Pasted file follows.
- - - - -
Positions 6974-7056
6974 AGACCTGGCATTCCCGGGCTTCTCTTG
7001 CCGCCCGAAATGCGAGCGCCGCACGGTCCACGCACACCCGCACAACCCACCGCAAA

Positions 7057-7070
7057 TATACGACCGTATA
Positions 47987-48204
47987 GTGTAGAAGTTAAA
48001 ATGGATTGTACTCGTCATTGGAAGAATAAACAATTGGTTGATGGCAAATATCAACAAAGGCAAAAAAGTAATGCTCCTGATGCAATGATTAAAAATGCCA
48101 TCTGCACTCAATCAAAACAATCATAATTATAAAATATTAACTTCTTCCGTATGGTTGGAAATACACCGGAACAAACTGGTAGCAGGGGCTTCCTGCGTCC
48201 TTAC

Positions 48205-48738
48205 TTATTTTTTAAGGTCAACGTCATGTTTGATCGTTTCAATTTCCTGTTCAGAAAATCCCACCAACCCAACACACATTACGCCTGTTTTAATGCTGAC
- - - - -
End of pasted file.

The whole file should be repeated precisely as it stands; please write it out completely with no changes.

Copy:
Positions 6974-7056
6974 AGACCTGGCATTCCCGGGCTTCTCTTG
7001 CCGCCCGAAATGCGAGCGCCGCACGGTCCACGCACACCCGCACAACCCACCGCAAA

Positions 7057-7070
7057 TATACGACCGTATA
Positions 47987-48204
47987 GTGTAGAAGTTAAA
48001 ATGGATTGTACTCGTCATTGGAAGAATAAACAATTGGTTGATGGCAAATATCAACAAAGGCAAAAAAGTAATGCTCCTGATGCAATGATTAAAAATGCCA
48101 TCTGCACTCAATCAAAACAATCATAATTATAAAATATTAACTTCTTCCGTATGGTTGGAAATACACCGGAACAAACTGGTAGCAGGGGCTTCCTGCGTCC
48201 TTAC

Positions 48205-48738
48205 TTATTTTTTAAGGTCAACGTCATGTTTGATCGTTTCAATTTCCTGTTCAGAAAATCCCACCAACCCAACACACATTACGCCTGTTTTAATGCTGAC